Meet the Team - 5 Minutes with Researcher and Content Producer Matthew Warner

February 2019
Each week, we sit down with a member of the Blockpass team to learn where they come from, what their day to day looks like, and what they love about blockchain.

Where are you from and what is your work background?
After leaving teaching in 2015 I began writing for a couple of online publications around the cryptocurrency and blockchain scene - namely and Soon after, I began to speak at events on the benefits of blockchain technology and, from contacts I made through this, I did some work for a few different companies - both writing and speaking - about how blockchain can revolutionise various industries. I’m currently living near London in the UK.

What is your role at Blockpass?
I do research and content production for Blockpass. The majority of my work is focused on writing or editing for Blockpass, which can cover anything from regulations or blockchain developments to important information on Blockpass or event highlights. As such, I also keep abreast of developments in the blockchain world. Besides this I also work on areas such as the whitepaper, FAQs and wiki entries and write the Blockpass newsletter. As part of the marketing team, I also attend events on behalf of Blockpass.

What do your daily activities look like?
I usually begin by checking the various social media that Blockpass operates on (Twitter, Telegram, Facebook, Reddit, Medium etc.) for anything that needs responding to or posting. I monitor these throughout the day but after the initial pass I usually start on latest articles I’m working on; this can be a piece I’m writing on my own or one I’m collaborating on with a colleague. After a topic has been chosen, I identify the key areas to discuss, research it, draw up an outline, write the initial draft, get it checked, then edit it to the finished piece. If I’m not doing this I will usually be researching a specific area for the Blockpass project or representing Blockpass at an event.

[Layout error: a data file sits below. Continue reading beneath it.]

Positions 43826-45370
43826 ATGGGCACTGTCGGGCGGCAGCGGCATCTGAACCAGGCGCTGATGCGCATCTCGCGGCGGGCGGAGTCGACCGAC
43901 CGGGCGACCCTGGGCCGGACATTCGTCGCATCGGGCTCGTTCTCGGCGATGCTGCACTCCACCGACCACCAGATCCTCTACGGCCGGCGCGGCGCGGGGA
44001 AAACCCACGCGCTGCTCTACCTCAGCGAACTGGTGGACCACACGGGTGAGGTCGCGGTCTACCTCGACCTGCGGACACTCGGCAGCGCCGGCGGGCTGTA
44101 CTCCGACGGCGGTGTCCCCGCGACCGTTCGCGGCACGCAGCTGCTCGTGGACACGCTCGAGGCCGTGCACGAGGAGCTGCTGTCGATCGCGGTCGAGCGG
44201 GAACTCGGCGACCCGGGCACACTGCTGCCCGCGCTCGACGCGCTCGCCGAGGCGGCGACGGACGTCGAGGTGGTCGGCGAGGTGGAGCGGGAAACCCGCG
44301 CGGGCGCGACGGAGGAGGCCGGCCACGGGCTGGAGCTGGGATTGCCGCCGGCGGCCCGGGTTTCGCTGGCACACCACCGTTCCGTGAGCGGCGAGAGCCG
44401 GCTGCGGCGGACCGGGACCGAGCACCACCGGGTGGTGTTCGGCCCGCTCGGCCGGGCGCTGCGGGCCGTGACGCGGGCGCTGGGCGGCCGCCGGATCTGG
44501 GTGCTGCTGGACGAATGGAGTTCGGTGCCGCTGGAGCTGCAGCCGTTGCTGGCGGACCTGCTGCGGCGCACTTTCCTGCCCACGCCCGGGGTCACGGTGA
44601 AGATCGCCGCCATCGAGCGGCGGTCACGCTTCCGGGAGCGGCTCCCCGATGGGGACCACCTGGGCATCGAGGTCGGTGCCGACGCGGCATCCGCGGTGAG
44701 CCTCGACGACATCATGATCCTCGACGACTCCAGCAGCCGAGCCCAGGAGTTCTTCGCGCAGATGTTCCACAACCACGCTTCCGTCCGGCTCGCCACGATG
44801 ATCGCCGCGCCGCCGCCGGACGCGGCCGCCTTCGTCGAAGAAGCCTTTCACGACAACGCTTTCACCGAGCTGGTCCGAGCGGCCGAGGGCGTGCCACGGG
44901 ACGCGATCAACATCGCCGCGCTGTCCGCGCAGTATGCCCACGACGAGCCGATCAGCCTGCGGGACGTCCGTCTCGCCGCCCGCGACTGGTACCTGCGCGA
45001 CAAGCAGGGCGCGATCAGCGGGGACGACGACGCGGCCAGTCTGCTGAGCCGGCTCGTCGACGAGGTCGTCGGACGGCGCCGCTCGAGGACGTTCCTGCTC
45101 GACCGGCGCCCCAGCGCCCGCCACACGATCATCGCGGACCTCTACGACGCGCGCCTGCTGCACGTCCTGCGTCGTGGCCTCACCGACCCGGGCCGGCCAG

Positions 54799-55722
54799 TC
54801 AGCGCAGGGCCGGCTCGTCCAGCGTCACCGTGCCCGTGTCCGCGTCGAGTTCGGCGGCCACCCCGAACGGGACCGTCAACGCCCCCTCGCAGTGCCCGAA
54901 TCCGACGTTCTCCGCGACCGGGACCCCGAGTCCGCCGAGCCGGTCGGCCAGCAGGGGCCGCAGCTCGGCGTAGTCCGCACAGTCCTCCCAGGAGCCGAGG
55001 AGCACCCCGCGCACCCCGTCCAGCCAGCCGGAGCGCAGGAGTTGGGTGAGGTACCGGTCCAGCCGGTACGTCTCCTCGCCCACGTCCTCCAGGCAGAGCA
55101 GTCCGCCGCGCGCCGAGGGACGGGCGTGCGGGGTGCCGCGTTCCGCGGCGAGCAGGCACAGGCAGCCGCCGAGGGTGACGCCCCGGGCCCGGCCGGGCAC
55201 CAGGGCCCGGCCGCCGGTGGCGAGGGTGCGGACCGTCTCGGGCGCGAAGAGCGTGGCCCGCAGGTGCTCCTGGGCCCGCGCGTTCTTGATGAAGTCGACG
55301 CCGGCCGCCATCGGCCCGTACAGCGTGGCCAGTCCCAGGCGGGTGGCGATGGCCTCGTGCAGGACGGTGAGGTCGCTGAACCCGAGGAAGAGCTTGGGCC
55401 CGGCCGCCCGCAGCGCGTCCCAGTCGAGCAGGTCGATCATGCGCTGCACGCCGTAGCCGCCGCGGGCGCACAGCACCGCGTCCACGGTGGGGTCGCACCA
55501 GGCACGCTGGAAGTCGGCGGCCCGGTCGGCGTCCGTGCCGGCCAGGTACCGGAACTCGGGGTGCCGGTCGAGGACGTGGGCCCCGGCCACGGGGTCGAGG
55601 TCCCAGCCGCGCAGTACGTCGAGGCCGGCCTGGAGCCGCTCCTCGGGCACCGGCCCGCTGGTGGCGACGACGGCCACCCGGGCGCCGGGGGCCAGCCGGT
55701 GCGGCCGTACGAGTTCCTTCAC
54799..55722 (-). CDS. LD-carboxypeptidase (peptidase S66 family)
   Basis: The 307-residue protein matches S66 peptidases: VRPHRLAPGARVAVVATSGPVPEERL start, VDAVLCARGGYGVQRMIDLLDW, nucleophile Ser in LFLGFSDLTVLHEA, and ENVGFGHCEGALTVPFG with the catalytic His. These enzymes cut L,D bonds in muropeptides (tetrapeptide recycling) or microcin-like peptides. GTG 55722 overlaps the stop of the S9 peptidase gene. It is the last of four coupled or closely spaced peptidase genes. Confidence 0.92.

How did you get involved in Blockpass?
I had previously worked with some of the Blockpass founders on other projects. They approached me in December 2017 to conduct research and work on content production. Once they explained to me about Blockpass and its goals I was on-board!

What’s your favourite blockchain related benefit?
Decentralisation. Not only does it cut out inefficiencies such as unnecessary third-parties, but it also allows many more people to be involved in creating solutions which leads to greater innovation and competition and therefore results in improved solutions for the end users. It also contributes to the security of the network and, due to the efficiencies it creates, it allows vital services to be offered to those who couldn’t access them previously.

Where do you see the industry headed over the next 5 years?
This is something I have talked about in articles and at events before but I see a significant crossover of blockchain, AI and IoT happening - sooner rather than later. It’s beginning to be seen in the setup of events and discussions that are taking place but I think that these three technologies will become so intertwined that they are essentially three components of one larger, overarching infrastructure.

If you could spend an hour with anyone from history, who would it be and why?
Archimedes. He was a genius mathematician and engineer from Syracuse who lived in the third century BC and is probably most well-known for Archimedes’ Principle (AKA the ‘Eureka’ moment) or the Archimedes’ Screw, which is still used for irrigation today. He was killed in Syracuse when Roman forces captured the city after a long siege, in which Archimedes had devised a number of defensive machines, including a massive ship-grabbing claw and a solar array that burned enemy ships. Archimedes was killed by a soldier as he was working on a mathematical problem despite the Roman General having given orders for him not to be harmed. His work was millennia ahead of its time and has influenced countless scientists, mathematicians and engineers. Were he alive today, I imagine he would be expanding our understanding and use of cryptography and blockchain to even greater heights.